the era “is a real change,” she said.

“Lincoln” got Mrs. Keckley’s presence in the family’s private quarters 
“just right,” said Ms. Fleischner, who added that she wished the film 
had included a longer look at her autonomy, since she wasn’t a servant 
and didn’t live at the White House.

“She was doing a lot of stuff during that time, other than sitting next 
to Mary Lincoln or mourning her son, ” Ms. Fleischner said. (Mrs. 
Keckley’s son died in the Civil War.) “If you’re going to show someone 
like Keckley, at least show her going home once in a while to have a 
real life.”

That busy life included the founding of the Contraband Relief 
Association in 1862. That organization helped newly freed slaves with 
housing, clothing, medical care and other necessities. Frederick 
Douglass, among others, offered his support. “If the white people can 
give festivals to raise funds for the relief of suffering soldiers,” 
Mrs. Keckley recalled thinking in her memoir, “why should not the 
well-to-do colored people go to work to do something for the benefit of 
the suffering blacks?”

That she steadily negotiated a life among whites and blacks makes Mrs. 
Keckley a contrast to Lincoln himself, according to Mr. Kushner.

Lincoln’s time in Illinois, which had a severe code that enforced 
segregation and limited immigration of blacks to the state, meant that, 
“by the time he arrived in the White House, he had far less experience 
with slaves or free black people than many of the people in his 
government,” Mr. Kushner said. “He was on a steep learning curve. He 
spoke honestly and openly about that lack of familiarity.”

In a widely debated New York Times Op-Ed article on “Lincoln,” Kate 
Masur, an associate professor of history at Northwestern, argued that 
the film had missed an opportunity to show the hands-on role Mrs. 
Keckley and other blacks played in lobbying for and securing their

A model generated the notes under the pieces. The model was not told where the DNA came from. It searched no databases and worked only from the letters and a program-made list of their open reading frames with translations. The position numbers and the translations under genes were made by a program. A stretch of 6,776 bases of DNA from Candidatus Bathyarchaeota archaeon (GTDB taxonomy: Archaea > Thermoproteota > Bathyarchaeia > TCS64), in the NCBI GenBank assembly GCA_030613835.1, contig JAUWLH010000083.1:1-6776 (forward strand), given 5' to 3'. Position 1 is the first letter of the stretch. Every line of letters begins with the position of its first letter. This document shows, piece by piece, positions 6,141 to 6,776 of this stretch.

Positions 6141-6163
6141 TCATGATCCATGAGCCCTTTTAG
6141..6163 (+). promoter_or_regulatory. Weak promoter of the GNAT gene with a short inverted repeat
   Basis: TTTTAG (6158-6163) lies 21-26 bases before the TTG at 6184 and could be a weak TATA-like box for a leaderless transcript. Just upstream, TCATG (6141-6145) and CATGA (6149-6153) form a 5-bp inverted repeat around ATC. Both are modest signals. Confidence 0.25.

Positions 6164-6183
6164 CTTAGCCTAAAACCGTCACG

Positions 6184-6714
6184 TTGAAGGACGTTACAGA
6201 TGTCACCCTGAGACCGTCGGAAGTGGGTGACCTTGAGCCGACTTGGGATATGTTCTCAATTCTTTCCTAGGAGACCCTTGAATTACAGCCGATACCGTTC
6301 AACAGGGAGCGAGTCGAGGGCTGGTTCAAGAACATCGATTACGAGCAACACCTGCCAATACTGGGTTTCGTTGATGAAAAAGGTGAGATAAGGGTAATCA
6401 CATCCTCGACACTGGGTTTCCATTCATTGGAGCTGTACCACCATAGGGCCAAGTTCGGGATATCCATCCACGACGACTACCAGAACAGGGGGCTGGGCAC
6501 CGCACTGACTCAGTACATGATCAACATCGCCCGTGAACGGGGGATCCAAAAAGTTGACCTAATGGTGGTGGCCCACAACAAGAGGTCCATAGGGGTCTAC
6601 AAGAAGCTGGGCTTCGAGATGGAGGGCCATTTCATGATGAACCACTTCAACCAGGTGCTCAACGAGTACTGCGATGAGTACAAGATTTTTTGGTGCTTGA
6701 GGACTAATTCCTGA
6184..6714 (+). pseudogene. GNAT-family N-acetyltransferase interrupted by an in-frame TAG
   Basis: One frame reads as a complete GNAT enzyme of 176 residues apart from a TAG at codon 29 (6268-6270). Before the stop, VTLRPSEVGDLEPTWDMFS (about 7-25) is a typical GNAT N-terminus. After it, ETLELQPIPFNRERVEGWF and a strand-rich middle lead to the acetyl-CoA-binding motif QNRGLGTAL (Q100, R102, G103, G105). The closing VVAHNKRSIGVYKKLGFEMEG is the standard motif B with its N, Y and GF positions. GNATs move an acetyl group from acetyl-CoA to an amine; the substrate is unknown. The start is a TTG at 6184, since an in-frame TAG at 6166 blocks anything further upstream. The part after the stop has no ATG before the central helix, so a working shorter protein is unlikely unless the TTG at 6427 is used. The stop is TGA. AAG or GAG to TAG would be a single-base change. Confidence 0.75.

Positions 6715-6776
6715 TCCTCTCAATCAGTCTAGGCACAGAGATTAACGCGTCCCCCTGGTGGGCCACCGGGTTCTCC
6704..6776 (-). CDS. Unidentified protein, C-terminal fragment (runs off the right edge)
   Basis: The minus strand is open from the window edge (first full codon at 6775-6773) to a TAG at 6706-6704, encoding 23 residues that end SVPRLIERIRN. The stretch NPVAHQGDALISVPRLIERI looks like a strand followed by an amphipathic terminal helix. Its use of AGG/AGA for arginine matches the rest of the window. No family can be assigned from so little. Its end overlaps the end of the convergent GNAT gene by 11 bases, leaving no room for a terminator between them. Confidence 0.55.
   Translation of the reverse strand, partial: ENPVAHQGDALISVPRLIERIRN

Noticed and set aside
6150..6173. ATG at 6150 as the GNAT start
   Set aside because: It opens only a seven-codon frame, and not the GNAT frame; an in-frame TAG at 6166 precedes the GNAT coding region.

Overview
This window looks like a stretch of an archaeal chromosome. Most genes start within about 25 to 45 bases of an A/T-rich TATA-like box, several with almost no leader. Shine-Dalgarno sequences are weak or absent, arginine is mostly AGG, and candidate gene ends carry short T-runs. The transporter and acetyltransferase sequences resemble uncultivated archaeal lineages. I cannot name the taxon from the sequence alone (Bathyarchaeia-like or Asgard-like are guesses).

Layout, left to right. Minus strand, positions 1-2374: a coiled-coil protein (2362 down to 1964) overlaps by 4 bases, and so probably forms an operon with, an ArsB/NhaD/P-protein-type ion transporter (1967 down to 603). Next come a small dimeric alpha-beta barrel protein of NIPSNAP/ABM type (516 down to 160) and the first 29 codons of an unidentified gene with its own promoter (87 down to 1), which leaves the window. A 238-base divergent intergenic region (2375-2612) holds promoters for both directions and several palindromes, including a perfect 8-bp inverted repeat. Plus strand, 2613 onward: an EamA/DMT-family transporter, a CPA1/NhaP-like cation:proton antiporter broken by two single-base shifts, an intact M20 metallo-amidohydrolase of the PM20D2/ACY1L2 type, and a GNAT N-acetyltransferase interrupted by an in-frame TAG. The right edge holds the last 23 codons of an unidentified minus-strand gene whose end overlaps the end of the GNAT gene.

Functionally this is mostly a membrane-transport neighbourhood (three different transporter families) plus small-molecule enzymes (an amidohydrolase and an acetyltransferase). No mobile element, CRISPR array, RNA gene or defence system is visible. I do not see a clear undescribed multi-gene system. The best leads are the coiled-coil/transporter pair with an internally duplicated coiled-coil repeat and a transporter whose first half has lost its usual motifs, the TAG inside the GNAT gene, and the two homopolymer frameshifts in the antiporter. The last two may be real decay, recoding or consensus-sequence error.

freedom. “It’s disappointing that in a movie devoted to explaining the 
abolition of slavery in the United States, African-American characters 
do almost nothing but passively wait for white men to liberate them,” 
she wrote.

Speaking generally about the large number of “extraordinary characters” 
in that period of history, Mr. Kushner said his original draft of 
“Lincoln” ran to more than 500 pages and included several scenes with 
Mrs. Keckley that ended up being cut. “There’s a possibility I might 
write more about her in the future,” Mr. Kushner said. “Gloria and I 
have talked a lot about other moments that we could look at.”

One thing Mrs. Keckley shared with Lincoln was pragmatism. According to 
Ms. Fleischner’s book, Mrs. Keckley “had her eye on sewing for the new 
inhabitants of the White House — whoever they might be — and she would 
not have jeopardized her success by being open about her political 
views.” In 1860, as political tensions mounted, Jefferson Davis’s wife, 
Varina, offered to bring Mrs. Keckley south with them.

“I preferred to cast my lot among the people of the North,” Mrs. Keckley 
wrote in her memoir. “I parted with Mrs. Davis kindly, half promising to 
join her in the South if further deliberation should induce me to change 
my views.”

Mrs. Lincoln’s mood swings, however, occasionally strained their 
friendship, just as they strained the presidential marriage. While in 
1867 Mrs. Lincoln would write to Mrs. Keckley, “I consider you my best 
living friend,” the falling-out they had over the memoir, which included 
some of the first lady’s personal correspondence, was painful for both 
of them.

Mrs. Keckley “wrote impassioned, apologetic letters to Mrs. Lincoln, but 
never received so much as a single word in reply,” Ms. Chiaverini 
writes. In this she is sticking to the historical record. Mrs. Keckley 
and Mrs. Lincoln never spoke again.